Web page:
“Why should the people who work hard and earn more money foot most of the tax bill?”
“People at the bottom need their dollars more than those at the top.”
These are snippets of a political debate that many would expect to read in The Washington Post. They wouldn’t expect to hear these ideas in a high school math class. Yet these are the types of ideas I regularly hear in my classroom. Sure, my students solve equations and graph curves like all students, but they also apply the math we’re studying in real-world activities that are open-ended, complex, and collaborative in order to get them excited about the possibilities of using math. One way they do this is through math debates—passionate arguments about the data sets they analyze and the mathematical models they create.
Connecting Math to Current Events
The student debate highlighted above comes from an activity about federal income taxes that I use in my precalculus and modeling course to introduce piecewise-defined functions, which use different formulas for different input values. My goal is to convince students that studying piecewise-defined functions is worthwhile. In calculus, my students do math debates around state transportation as I introduce them to the mean value theorem. Math debates around real-world issues allow them to explore, ask questions, and be creative with the math.
Most students don’t know much about the topics I introduce. I teach students about the fundamentals through a brief discussion. For the federal income tax activity, I generally ask questions like “Why does the federal government need revenue?,” “What are the different ways that the federal government collects money from citizens?,” “What is a progressive income tax and how does it work?”
Next, I have students read a news article that explains some of the debates surrounding the current event I introduce. While Congress was writing a bill to reform the federal tax system in late 2017, I had my students read an article from The New York Times about some of the proposed changes.
Diving Into the Math
At this stage students are invested, and they’re ready to engage in problem-solving. I divide students into small groups of two or three. For the federal income tax example, I gave students two data tables from the IRS—from 2017 and 2018—which show the marginal tax rates for the seven tax brackets. With that data they built two piecewise-defined functions. A citizen’s personal income is the input, and the output is the total amount of income tax that person owes to the federal government. I leave out deductions and tax credits from the analysis to keep things simple and to allow students to clearly examine one aspect of income tax policy. Once students have built their two income tax functions, I ask them to graph the functions with an online graphing calculator, like Desmos.
Before students can debate, they need to understand how their math translates to the topic I’ve introduced them to. For example, with federal income tax, they need to understand how the mathematical properties of the functions translate into policy decisions about tax brackets and marginal tax rates.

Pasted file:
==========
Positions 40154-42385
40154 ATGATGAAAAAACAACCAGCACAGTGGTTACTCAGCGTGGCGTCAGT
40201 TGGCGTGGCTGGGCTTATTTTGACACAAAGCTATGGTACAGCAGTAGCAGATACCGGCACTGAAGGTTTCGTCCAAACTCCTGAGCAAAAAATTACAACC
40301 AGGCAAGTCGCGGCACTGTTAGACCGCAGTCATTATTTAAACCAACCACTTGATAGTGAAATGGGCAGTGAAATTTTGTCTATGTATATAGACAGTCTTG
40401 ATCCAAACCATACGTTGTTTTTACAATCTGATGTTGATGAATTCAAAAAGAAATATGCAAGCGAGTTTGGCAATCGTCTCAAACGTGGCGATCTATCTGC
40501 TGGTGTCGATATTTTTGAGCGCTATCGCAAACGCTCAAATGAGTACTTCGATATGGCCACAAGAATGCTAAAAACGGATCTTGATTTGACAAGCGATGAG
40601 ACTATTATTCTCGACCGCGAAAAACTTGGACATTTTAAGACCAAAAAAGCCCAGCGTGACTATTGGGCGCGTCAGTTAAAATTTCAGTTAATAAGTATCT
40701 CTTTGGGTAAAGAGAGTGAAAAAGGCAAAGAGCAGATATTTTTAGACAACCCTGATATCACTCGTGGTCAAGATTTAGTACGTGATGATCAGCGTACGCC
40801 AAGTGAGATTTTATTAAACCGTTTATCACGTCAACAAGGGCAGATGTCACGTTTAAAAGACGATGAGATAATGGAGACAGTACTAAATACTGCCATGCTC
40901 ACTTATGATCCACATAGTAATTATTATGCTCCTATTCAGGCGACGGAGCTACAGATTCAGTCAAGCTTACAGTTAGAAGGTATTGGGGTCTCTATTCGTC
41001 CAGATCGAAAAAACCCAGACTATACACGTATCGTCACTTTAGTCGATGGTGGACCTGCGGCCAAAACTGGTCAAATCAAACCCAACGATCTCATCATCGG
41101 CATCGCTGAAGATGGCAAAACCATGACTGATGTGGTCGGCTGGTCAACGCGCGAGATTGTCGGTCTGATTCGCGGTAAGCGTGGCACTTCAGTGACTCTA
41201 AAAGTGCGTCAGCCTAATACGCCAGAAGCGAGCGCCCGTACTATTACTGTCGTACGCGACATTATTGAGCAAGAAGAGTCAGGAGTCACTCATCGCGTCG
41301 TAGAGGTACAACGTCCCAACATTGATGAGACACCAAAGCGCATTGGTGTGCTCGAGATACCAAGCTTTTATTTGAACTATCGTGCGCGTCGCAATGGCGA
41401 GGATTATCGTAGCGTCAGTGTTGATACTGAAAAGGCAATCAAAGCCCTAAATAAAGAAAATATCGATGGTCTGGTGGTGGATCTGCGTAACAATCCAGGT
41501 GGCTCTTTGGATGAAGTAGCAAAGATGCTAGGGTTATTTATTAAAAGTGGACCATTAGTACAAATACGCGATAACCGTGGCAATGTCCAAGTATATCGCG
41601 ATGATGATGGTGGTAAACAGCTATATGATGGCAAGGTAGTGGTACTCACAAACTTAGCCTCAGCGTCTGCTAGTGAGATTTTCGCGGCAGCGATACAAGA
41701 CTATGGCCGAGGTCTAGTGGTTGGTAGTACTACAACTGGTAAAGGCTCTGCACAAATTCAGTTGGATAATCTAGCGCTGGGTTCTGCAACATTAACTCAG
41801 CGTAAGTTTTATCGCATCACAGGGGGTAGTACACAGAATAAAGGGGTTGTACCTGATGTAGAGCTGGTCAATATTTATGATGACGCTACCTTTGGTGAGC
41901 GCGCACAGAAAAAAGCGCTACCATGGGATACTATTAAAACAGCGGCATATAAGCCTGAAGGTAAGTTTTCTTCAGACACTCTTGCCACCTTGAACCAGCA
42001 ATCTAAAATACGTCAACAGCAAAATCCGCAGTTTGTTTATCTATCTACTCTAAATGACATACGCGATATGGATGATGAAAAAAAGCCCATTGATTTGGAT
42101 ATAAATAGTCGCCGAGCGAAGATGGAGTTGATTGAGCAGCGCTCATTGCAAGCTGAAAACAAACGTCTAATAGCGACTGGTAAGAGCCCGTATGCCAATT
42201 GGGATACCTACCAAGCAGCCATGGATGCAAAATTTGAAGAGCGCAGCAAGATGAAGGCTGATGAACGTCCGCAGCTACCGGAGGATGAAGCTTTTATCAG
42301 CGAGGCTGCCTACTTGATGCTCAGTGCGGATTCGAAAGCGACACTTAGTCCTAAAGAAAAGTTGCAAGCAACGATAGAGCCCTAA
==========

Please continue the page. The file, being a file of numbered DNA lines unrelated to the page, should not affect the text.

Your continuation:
To explore this, in their groups or through whole-class discussion they describe some of the graph’s important characteristics using precalculus terminology like continuity, domain, and slope. I also have them interpret each characteristic of the graph in the context of income tax policy. I want students to clearly see the connections between precalculus concepts and political choices.
Some students notice that for each piecewise-defined function the slopes of the line segments increase from left to right. They explain that the slope represents the marginal tax rate for each bracket and that the increasing slopes show that we have a progressive income tax in the United States.
Getting Into the Debate
Before starting the debate, it’s important to lay out expectations. I encourage students to listen to one another carefully and then ask questions in ways that seek to understand others’ ideas and perspectives before challenging them. For example, if a student believes that a peer made an erroneous assumption in reaching a conclusion, she might ask, “What are some of the core assumptions underlying your argument?” Part of the expectations around these math debates is that students’ proposals will be challenged so that they have to clearly explain and strongly justify their positions. I play devil’s advocate when students aren’t adequately challenging the ideas put forward.
The debate revolves around a final problem. For example, my students debated about their ideal federal income tax function, which I had them sketch as a graph. This is the most fun part! Some libertarian students sketch a horizontal line, which means that every citizen would pay the federal government the same amount in taxes. Other libertarians and some conservatives sketch a single diagonal line, which represents a flat tax rate for all citizens. Finally, some conservative, moderate, and progressive students suggest that the current progressive income tax system is fine the way it is or that it should curve upward more or less steeply.
Of course, there are no universally accepted “right” answers to the debate. Math can help us analyze trends and outcomes in public policy, and it can also clarify tradeoffs, but it will never be able to tell us what is “fairest” or “most effective.” It can’t make our decisions for us.
Whether or not some of my students become U.S. senators or IRS tax analysts, all of them are future voters and participants in our democracy. My hope is that, through math problem-solving activities like this one, they will be informed and engaged “mathemacitizens” on tax policy and on all of the other issues that impact the well-being of our people.